Matt suddenly snatches a stapler off the guy’s desk, and, without a word, quickly puts 20 staples into his own arm. The rest of the guys can’t believe it. Then, one by one, he starts to pick them out. “A couple of the staples had hit veins, so when I pulled them out, blood just gushed down my arm.”
He doesn’t do these things because he’s crazy, he says, but for mental toughness.
“If you can do something that’s painful and uncomfortable, you can withstand anything.”
The Kroc Row
The camera is still, fixated on a red EliteFTS bench and a huge dumbbell on the floor. It’s a garage gym, and a well-equipped one at that. Chains hang from the wall in the background. A shovel rests in the corner. Music blares from an unseen stereo.
Matt walks into the frame, positions himself on the bench, shakes his head, and lets out a high-pitched growl. He grabs the dumbbell — 175 pounds — and starts to do single-arm rows without wrist straps. He busts out ten easy ones and keeps going. 10 reps quickly turn to 20. At rep 25 he begins growling. 29, 30, 31, 32…33. He drops the dumbbell on the final rep, and walks off camera.
The “Kroc row,” as Jim Wendler dubbed it, has caught on. Its purpose, Matt tells me, is to help grip strength for deadlifts and build upper back size.
But everyone wants to know: why so many reps?
“Because I ran out of weight. And because no one else will do it.”
The Wolverine in the Room
Matt’s backstage at a powerliftng competition — any competition — and he looks relaxed.
This isn’t the same Matt Kroc you see in the videos.
He’s laughing, joking, smiling.
But when his weight class gets called up next, a switch flips.
He stops talking. His eyes narrow. He recedes inside.
“I start thinking of all the reasons why I want and need to achieve this. I think about the training I did. I think of all the doubters, the haters, the people who told me I wasn’t born to do this. The adrenaline flows and I’m ready to prove people wrong.”
He also knows he’s gonna have to lift the weight twice.
He feels the knurling of the bar in his hands. He smells the chalk. His heart rate increases. And he completes the lift without even stepping onto the platform.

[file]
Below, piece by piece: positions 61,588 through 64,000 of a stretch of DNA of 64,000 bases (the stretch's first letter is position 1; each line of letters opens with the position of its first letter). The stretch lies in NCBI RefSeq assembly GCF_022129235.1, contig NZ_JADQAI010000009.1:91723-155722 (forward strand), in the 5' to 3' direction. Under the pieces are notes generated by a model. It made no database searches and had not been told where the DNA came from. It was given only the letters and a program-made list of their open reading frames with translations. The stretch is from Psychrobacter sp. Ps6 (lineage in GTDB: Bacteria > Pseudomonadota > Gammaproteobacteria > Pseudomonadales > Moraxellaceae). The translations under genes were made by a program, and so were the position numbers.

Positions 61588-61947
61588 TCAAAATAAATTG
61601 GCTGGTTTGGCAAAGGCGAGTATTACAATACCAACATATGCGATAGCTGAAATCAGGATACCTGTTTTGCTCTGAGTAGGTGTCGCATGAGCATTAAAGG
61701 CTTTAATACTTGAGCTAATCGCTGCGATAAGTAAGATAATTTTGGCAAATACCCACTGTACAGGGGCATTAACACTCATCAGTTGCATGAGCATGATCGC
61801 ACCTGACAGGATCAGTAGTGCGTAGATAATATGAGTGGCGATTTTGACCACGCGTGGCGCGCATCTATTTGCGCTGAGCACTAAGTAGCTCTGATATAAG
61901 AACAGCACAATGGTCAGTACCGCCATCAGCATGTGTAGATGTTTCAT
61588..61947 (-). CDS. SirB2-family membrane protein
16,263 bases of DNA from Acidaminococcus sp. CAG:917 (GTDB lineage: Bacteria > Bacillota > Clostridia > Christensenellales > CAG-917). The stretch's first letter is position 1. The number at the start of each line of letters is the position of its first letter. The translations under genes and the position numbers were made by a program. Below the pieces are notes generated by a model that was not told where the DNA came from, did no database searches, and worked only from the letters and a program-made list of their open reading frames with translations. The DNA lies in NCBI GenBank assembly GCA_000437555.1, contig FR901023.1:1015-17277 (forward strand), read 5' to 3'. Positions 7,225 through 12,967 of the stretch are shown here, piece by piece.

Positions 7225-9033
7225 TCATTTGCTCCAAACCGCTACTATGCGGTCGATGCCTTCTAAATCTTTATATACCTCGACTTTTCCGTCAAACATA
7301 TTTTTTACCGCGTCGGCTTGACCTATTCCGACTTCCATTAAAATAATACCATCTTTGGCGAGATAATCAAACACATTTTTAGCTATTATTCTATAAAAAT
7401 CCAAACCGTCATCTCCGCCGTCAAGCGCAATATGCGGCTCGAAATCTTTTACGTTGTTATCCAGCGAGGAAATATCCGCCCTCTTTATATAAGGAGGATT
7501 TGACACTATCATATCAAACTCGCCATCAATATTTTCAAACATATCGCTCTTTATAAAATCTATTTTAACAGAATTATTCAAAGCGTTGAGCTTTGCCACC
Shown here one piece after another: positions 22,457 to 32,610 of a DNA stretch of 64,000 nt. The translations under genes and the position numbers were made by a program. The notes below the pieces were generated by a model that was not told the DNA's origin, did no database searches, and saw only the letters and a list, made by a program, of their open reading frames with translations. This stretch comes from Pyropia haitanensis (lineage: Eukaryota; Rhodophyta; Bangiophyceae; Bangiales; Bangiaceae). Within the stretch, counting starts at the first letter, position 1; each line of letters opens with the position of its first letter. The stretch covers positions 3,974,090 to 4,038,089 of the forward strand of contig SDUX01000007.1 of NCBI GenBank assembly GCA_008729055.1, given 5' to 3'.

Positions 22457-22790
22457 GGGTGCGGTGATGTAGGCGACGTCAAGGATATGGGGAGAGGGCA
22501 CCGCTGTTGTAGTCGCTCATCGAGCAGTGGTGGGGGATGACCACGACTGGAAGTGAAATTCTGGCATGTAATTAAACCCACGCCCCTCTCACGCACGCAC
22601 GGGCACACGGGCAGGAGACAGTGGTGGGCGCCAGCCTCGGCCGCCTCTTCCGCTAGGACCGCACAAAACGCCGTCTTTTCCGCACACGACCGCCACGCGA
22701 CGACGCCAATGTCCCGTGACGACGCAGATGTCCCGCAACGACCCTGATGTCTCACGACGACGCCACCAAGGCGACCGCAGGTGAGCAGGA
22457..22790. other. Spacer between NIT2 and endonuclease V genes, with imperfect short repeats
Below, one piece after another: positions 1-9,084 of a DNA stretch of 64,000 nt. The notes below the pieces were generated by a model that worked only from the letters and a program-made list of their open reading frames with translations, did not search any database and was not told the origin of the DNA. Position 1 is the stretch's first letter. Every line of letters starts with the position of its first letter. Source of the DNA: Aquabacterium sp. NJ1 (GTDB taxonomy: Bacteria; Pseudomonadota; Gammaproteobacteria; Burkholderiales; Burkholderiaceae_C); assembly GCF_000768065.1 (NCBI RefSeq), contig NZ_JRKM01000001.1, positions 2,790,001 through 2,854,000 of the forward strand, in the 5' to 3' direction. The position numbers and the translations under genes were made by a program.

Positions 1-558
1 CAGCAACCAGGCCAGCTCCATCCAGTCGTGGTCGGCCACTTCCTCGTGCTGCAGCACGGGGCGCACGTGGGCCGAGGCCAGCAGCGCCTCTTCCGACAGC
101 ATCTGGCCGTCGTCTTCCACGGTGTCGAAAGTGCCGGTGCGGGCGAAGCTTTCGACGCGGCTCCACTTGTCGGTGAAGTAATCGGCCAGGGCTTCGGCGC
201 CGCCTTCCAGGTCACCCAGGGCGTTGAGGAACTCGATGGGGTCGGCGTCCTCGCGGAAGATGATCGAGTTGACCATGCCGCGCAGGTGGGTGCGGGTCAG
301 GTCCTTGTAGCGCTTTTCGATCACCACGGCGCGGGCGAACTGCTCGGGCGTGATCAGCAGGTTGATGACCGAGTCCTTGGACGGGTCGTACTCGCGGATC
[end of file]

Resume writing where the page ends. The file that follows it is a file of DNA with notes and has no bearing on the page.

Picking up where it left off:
This is mind control and Matt Kroc is a master.
“I always do the lift first in my mind. It’s not something I just do for the hell of it. I’ve analyzed this. I’ve put a lot of work into the psychology.”
When his name is called, he walks to the platform. The adrenaline is boiling to the surface but he has to contain it. He can’t let it out. Not yet.
He grips the bar, takes his air, and becomes the Matt Kroc you know: unstoppable.
60 seconds after the bar is racked, the flip is switched back. He’s laughing again. Smiling. A completely different person.
Playing Hard Ball
It’s 2004. Matt’s doctor is walking out of the room, but turns over his shoulder to ask, “Is there anything else?”
A hardened testicle, Matt says. He almost forgot about it. Maybe the doc could take a look if he had a minute?
The doctor orders an ultrasound. Matt looks at the face of the girl who’s operating the machine. She looks very serious.
He knows then it’s cancer.
Matt goes back home and e-mails his friends: “The cancer may have found a place to stay, but I’m going to sign the eviction notice and get back to life as normal.”
Walking into the oncology department, Matt can’t believe he’s a patient. He doesn’t belong here. He feels fine, really. He has his testicle removed and goes through 20 sessions of radiation.
Radiation makes people sick. Most people stop on their drive home from the hospital to puke. They sleep all day and into the next.
Matt gets a weird taste in his mouth, but that’s about it.
Luckily the cancer doesn’t spread. But if it had, Matt wasn’t too worried. “I wouldn’t say I was looking forward to it, but I was up for the challenge. I went in saying, give me the worst and I’m going to beat it.”
Still, Matt doesn’t think he deserves any respect to talk about cancer.
He didn’t go through chemo multiple times. He didn’t lose his hair or any bodyweight.
He got off easy.
The Hidden Bodybuilder
He’s back from the gym, standing in his kitchen pan-frying tilapia, and talking to me on the phone. He’s 15 weeks into his diet and two weeks out from a bodybuilding show, the first one he’s done in over 14 years.
I ask him about his diet.